HOW HOMOSEXUALITY BECAME A CRIME IN THE MIDDLE EAST


.The modern Middle East views the subject very differently. A survey by Pew Research Centre in 2013 found that most people in the region believe homosexuality should be rejected: 97% in Jordan, 95% in Egypt and 80% in Lebanon. In 2007 Mahmoud Ahmadinejad.

Then the president of Iran, told a crowd of incredulous students at Columbia University in New York that “in Iran we don’t have homosexuals”. In 2001 the Egyptian Ministry of Culture burnt 6,000 volumes of Abu Nuwas’s poetry. What happened?

The change can be traced to two factors. The first is the influence, directly or indirectly, of European powers in the region. In 1885 the British government introduced new penal codes that punished all homosexual behaviour. Of the more than 70 countries that criminalise homosexual acts today, over half are former British colonies.



France introduced similar laws around the same time. After independence, only Jordan and Bahrain did away with such penalties. Combined with conservative interpretations of sharia law in local courts, this has made life tough for homosexuals.

In some countries, such as Egypt, where homosexuality is not an explicit offence, vaguely worded “morality” laws are nevertheless widely used to persecute those who are accused of “promoting sexual deviancy” and the like

Second, the rise of Islamic fundamentalism in the 1980s coincided with that of the gay-rights movement in America and Europe, hardening cultural differences. Once homosexuality had become associated with the West, politicians were able to manipulate anti-LGBT feelings for their personal gain.

Third, the rise of Islamic fundamentalism in the 1980s coincided with that of the gay-rights movement in America and Europe, hardening cultural differences. Once homosexuality had become associated with the West, politicians were able to manipulate anti-LGBT feelings for their personal gain. Last year Hassan Nasrallah, the leader of Hezbollah, an Islamist political group based in Lebanon, accused the West of exporting homosexuality to the Islamic world, echoing Iran’s Ayatollah Khamenei’s warning a year before of “ravaging moral decay” from the West.



Last year Hassan Nasrallah, the leader of Hezbollah, an Islamist political group based in Lebanon, accused the West of exporting homosexuality to the Islamic world, echoing Iran’s Ayatollah Khamenei’s warning a year before of “ravaging moral decay” from the West.

Since President Abdel Fattah al-Sisi’s regime came to power in Egypt in 2014, arrests of gay, lesbian and transgender people have risen fivefold in an apparent bid to stave off conservative critics. Homosexuality was made a capital offence in Iran after the Islamic revolution of 1979.

Though executions for consensual same-sex activity are difficult to track, several gay men have been hanged on questionable grounds there, such as being accused of rape and not being given a fair trial, as recently as 2016. In Iraq, where same-sex activity is technically legal, the breakdown of order since 2003 has allowed Islamist militias and vigilantes to impose their own idea of justice.

Groups such as Islamic State have become notorious for gruesomely murdering people suspected of being gay by throwing them off buildings and stoning them to death

What could be done to improve matters?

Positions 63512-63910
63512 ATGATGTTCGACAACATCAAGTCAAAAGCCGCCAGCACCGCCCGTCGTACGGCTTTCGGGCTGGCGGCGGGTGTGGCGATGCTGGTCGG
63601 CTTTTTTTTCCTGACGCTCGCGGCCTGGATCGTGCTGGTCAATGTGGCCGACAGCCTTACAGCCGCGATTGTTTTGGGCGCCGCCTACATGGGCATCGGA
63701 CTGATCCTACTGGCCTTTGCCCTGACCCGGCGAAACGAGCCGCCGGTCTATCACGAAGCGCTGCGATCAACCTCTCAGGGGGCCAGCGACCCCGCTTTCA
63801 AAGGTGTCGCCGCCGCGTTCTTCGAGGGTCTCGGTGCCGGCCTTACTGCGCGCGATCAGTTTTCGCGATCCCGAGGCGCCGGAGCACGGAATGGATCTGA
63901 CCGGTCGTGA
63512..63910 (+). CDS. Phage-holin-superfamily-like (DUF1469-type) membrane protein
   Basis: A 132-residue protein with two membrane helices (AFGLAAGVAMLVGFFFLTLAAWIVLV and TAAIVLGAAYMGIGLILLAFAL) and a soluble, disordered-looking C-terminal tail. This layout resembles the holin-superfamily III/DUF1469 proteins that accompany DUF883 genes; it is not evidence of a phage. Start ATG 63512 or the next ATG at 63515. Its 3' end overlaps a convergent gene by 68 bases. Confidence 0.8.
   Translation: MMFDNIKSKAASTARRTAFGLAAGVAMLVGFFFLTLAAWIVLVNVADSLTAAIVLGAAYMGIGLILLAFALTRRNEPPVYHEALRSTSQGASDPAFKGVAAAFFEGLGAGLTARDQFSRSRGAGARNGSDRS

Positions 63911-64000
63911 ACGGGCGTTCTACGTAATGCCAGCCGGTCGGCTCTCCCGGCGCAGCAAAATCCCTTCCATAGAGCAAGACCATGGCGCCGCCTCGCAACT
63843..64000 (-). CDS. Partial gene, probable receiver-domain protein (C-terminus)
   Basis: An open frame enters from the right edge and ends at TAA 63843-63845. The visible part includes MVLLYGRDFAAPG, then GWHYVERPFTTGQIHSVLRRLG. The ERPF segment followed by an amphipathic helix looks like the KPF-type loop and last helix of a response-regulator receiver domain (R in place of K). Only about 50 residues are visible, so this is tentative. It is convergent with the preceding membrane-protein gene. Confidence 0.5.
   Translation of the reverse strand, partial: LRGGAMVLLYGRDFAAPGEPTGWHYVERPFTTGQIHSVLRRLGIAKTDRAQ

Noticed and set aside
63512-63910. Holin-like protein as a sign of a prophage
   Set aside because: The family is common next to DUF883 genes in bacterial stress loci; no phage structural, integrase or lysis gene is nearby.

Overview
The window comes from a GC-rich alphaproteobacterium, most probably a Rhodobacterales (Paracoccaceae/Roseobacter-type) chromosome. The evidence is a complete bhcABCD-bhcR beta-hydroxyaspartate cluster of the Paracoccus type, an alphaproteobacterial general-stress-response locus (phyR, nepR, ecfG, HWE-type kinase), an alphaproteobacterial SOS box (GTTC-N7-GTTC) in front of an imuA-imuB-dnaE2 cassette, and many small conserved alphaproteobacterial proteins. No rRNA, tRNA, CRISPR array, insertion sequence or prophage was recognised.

Some local activists say that campaigning for same-sex marriage and the like, as their counterparts in the West have done, is not helpful. Khalid Abdel-Hadi, the founder of My.Kali, a Jordanian gay-and-lesbian online magazine, says: “Our priority is not marriage...

Our families see the stereotypical images of marriages and parades in the West and ask us ‘Is this what you want?’ ” Western-style activism may indeed attract dangerous attention: in May, Pride celebrations in Beirut were shut down and its organiser briefly arrested



Yet grassroots campaigns and pressure from Western institutions do seem to have an effect. In Lebanon, between 2007 and 2017 four judges refused to criminalise homosexuality on the ground that the constitution, which punishes “unnatural sex” with up to one year in prison, does not apply to consensual same-sex relations.

In 2014 Iraq accepted a United Nations recommendation to clamp down on discrimination, including on the ground of sexual orientation. Elsewhere campaigners have succeeded in getting the media to use the term mithli (homosexual) rather than “faggot” or “pervert”.

Gay Rights in S. Arabia

Lesbian, gay, bisexual, and transgender (LGBT) people in Saudi Arabia face legal challenges not experienced by non-LGBT residents, and Saudi Arabia is considered to have one of the worst LGBT rights records in the world. Both male and female same-sex sexual activity is illegal. LGBT rights are not recognized by the government of Saudi Arabia.

The Saudi social mores and laws are heavily influenced by Arab tribal customs and ultra-conservative Wahhabi Islam. Homosexuality and transgenderism are widely seen as immoral and indecent activities, and the law punishes acts of homosexuality or cross-dressing with punishments ranging from fines, floggings, to life in prison, death, and torture

Gay Rights in Jordan

Lesbian, gay, bisexual, and transgender (LGBT) rights in Jordan are considered to be relatively advanced, compared to most other countries in the Middle East. Same-sex sexual activity was illegal in Jordan under the British Mandate Criminal Code Ordinance until 1951, when Jordan adopted its own penal code that did not criminalize homosexuality. Jordan is one of few Muslim countries to do so.

However, LGBT people displaying public affection can be prosecuted for "disrupting public morality". A general interest gay magazine is published in Jordan. However, most LGBT persons face social discrimination not experienced by non-LGBT residents


Gays in the City

Photos by pixabay.com

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